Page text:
Researchers at Tulane University in New Orleans are offering congestive heart failure (CHF) patients a new weapon: cooking classes.
Physicians routinely recommend dietary changes in the management of CHF, but that advice often goes unheeded.
Colleen McCullough, with Tulane’s Goldring Center for Culinary Medicine, is enrolling patients for an 18-month pilot study to see whether cooking classes can help cut 30-day readmission rates for CHF from its current level of 22 percent.
Leah Sarris, Goldring’s head chef and program director, told NPR students learn basics of nutrition, how to shop on a budget and how to freeze leftovers in addition to making some basic, healthy meals.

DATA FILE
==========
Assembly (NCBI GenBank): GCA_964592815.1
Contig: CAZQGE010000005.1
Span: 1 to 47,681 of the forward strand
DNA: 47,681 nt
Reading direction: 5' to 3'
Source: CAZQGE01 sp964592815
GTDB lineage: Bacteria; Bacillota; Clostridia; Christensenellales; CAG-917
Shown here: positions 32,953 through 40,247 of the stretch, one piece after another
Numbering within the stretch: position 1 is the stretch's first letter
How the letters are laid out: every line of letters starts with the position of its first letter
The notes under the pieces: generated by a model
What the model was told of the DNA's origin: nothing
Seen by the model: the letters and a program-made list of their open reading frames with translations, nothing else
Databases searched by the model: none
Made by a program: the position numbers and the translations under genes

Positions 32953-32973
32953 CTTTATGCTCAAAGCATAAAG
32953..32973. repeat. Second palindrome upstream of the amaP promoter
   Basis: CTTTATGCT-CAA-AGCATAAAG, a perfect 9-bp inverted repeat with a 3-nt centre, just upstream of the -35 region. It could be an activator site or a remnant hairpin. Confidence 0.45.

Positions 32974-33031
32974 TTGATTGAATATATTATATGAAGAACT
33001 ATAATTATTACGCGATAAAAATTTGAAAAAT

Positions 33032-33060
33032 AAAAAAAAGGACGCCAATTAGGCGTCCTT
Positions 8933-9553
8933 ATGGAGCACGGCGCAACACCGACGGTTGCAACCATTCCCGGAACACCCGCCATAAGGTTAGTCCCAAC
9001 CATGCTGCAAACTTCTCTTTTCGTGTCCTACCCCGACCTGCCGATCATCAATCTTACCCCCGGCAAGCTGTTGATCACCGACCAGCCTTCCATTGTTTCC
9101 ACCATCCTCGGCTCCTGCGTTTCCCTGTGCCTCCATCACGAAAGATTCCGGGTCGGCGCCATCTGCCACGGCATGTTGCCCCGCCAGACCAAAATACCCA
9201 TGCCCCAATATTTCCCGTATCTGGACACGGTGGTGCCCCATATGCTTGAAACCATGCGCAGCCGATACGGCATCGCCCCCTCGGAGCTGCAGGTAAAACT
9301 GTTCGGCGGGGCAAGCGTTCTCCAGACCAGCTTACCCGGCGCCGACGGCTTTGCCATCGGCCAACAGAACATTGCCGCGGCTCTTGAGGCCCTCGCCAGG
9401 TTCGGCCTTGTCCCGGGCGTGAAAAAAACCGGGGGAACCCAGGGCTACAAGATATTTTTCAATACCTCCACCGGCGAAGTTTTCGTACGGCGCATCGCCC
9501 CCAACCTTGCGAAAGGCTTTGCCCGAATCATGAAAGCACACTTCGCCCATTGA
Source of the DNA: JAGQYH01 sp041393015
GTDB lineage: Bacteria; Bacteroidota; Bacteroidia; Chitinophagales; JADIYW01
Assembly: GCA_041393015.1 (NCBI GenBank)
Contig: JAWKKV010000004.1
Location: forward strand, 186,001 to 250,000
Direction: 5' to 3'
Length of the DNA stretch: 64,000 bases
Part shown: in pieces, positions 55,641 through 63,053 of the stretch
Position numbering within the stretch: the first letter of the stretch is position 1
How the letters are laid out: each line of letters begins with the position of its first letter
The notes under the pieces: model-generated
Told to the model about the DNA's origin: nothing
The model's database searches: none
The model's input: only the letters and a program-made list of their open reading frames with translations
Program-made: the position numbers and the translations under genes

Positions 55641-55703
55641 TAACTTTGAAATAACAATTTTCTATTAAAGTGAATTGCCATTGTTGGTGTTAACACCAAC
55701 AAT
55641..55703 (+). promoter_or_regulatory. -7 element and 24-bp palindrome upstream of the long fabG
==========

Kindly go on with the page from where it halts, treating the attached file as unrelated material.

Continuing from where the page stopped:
“More than anything, we’re teaching them kitchen confidence,” she said.
Kristi Artz, MD, a culinary medicine specialist at Spectrum Health in Grand Rapids, Michigan, is anxiously awaiting the results of the trial, which will include a randomized leg to compare readmission rates between CHF patients taking the cooking classes versus those who aren’t.
"Up to this point, we've just been focused on disease care," she told NRP. "If we could implement [culinary] programs as part of standard medical treatment, we could give out food prescriptions. That's where I hope this leads."
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